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John S

John Smith was born in 1946 in Shoreham-by-Sea and raised on North Street in Worthing. His early years were a blend of typical post-war British childhood and personal challenges that would set the stage for an extraordinary life.

Despite a setback in failing the 11+ exam, a pivotal moment came in 1957 when John, at the age of 11, entered St Andrews. Here, amidst the nurturing environment and the guidance of Mr. Barley, his form master and an ex-military man, John discovered not only an enjoyment for education but also a clear direction for his future. Mr. Barley suggested that learning a trade could be his gateway to a fulfilling career in the army. This advice planted the seeds for what would become a defining part of John’s life.

In 1962, at the young age of 16, John’s journey took a decisive turn as he was accepted into the Army Apprentice scheme, choosing to specialise as a gun-fitter. His training took place at Hadrian’s Camp in Carlisle, a facility that operated much like a school but with a curriculum that blended military skills and academic education. Over three years, John immersed himself in the study and maintenance of heavy weaponry, mastering the intricacies of artillery, tanks, and armoured cars, alongside learning critical skills in fitting, machining, and welding.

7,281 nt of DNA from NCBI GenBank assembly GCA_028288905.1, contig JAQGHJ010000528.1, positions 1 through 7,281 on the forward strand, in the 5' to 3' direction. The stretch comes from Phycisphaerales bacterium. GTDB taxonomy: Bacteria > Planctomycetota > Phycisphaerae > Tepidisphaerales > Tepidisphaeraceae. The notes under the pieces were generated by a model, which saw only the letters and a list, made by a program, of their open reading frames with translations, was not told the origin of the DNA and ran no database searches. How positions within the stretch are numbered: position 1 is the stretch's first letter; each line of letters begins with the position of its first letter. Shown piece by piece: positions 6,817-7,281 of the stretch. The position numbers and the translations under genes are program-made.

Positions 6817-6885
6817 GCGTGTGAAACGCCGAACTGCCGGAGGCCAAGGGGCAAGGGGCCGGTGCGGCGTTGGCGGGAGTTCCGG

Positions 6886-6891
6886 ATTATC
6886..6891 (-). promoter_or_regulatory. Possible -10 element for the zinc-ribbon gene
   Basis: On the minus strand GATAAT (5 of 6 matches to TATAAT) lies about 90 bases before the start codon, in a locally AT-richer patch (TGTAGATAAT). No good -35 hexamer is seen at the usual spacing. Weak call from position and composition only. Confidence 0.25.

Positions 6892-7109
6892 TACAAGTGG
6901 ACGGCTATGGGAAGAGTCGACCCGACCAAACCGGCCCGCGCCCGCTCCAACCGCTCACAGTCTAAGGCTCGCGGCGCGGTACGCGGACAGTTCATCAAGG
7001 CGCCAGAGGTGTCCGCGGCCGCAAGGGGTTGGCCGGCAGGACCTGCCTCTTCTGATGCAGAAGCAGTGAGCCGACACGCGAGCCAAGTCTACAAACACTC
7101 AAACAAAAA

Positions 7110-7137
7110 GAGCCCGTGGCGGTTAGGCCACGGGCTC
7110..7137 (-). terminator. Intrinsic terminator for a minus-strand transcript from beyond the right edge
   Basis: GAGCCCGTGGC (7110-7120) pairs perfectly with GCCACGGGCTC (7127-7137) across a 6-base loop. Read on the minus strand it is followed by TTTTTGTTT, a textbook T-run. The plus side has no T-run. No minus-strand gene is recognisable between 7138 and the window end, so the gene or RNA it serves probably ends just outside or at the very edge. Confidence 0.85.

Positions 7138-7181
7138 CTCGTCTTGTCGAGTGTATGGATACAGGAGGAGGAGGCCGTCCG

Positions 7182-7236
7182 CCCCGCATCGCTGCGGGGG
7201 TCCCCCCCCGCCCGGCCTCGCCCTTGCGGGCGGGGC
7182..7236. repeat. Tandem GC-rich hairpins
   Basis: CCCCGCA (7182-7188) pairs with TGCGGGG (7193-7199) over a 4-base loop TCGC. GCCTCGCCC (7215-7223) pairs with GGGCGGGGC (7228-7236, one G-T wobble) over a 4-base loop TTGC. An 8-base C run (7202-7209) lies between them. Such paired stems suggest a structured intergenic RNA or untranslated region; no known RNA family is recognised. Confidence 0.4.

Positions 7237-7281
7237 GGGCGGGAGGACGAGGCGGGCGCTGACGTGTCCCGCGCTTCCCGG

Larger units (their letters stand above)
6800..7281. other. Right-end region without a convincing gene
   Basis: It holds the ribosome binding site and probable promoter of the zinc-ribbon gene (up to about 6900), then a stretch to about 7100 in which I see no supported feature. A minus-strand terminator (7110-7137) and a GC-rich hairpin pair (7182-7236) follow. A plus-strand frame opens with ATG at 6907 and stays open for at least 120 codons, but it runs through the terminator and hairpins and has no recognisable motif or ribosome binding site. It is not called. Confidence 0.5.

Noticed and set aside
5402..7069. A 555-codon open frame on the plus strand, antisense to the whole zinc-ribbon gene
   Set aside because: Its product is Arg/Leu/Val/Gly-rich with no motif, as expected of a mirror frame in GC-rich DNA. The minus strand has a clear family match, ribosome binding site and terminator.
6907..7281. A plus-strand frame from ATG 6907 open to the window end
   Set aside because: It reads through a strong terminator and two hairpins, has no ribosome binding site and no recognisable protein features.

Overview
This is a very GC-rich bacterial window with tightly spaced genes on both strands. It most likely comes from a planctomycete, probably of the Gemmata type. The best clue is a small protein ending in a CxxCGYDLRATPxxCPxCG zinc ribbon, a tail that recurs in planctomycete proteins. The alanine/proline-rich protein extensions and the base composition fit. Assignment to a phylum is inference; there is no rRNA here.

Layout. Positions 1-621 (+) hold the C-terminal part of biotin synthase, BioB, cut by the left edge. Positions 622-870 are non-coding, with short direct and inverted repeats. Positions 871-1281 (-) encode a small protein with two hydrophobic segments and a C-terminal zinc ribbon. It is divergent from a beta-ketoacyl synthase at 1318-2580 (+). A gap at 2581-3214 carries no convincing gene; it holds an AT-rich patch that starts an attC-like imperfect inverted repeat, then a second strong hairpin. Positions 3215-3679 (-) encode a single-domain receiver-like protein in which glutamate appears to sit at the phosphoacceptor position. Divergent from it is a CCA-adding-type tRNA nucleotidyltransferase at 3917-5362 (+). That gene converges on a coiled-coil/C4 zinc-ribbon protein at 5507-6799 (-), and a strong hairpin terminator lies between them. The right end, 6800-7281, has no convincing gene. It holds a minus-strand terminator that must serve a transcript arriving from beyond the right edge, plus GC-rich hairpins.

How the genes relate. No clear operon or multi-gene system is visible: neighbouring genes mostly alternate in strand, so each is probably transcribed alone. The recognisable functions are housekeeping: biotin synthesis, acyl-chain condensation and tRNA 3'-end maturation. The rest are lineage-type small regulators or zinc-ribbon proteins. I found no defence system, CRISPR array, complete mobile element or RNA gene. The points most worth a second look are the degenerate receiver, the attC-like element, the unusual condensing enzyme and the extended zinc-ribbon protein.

His apprenticeship was the first period of a distinguished 24-year career in the military. With the Army Certificate of Education class 1 in hand, John ventured beyond the confines of Hadrian’s Camp, taking with him an understanding of both the technical and human aspects of military service. His first assignment to Munster, Germany, as part of a Light Aid Detachment, exposed him to the practical realities of his trade in the harsh conditions of military fieldwork. It was a time for John to apply his skills in real-world situations, facing the adversities of winter and the complexities of maintaining vital equipment under challenging conditions.

In 1968, he returned, with his unit, to England, taking up residence in Barnard Castle. It was here that John embraced the camaraderie of military life, engaging in cricket and hockey, and sharing experiences with his peers in diverse locales, from the core in Germany to the expanses of the Middle East.

The subsequent years saw John navigating through various roles and postings, from serving with the 16 5th Lancers in Germany to an insightful period with the 3rd Royal Tank Regiment, where he encountered the poignant history of combat, symbolised by the rusty crossed lances over the Commanding Officer’s office – rusty due to the blood that remained from their final use in combat.

His tenure at the Royal School of Artillery in Lark Hill was amidst every piece of artillery in use by the military, and, as well as advancing from Corporal to Sergeant, John entered a new chapter in his life by marrying Sandra, a constant presence since he was 6 months old.